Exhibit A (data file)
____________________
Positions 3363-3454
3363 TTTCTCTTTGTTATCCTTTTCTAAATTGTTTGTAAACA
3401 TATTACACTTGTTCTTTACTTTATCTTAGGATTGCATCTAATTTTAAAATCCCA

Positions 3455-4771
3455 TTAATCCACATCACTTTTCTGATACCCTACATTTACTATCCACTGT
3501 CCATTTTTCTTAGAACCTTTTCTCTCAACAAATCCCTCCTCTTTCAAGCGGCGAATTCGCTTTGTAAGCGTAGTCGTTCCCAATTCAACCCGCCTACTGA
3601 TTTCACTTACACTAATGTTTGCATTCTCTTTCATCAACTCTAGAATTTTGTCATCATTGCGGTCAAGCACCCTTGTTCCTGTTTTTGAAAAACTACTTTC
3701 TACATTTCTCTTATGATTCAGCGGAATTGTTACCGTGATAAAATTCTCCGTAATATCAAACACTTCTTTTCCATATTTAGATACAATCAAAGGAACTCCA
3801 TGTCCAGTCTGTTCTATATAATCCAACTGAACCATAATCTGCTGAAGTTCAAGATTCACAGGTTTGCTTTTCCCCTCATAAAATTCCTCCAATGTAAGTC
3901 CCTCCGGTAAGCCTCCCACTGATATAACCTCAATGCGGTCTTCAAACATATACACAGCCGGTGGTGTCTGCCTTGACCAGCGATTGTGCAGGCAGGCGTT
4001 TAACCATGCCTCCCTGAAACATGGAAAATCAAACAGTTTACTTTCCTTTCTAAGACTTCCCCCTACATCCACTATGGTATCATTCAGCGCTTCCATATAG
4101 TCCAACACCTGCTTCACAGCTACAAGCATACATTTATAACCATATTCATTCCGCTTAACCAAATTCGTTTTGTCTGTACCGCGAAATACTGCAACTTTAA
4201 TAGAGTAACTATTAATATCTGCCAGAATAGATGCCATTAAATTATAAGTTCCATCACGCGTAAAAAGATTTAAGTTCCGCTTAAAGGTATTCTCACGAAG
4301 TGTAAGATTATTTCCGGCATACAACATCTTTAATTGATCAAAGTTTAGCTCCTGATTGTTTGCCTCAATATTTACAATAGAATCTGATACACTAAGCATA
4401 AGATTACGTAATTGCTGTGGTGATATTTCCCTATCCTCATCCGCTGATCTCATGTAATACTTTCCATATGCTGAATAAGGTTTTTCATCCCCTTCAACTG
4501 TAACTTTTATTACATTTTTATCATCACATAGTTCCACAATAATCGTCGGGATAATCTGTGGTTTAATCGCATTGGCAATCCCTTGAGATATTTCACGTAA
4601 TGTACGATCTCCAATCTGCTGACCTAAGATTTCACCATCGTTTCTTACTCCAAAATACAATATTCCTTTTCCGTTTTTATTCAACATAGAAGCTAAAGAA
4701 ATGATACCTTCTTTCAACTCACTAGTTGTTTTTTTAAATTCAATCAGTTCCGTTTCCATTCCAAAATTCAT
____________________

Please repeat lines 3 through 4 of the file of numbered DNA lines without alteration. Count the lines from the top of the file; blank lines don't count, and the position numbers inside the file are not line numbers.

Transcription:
3401 TATTACACTTGTTCTTTACTTTATCTTAGGATTGCATCTAATTTTAAAATCCCA

Positions 3455-4771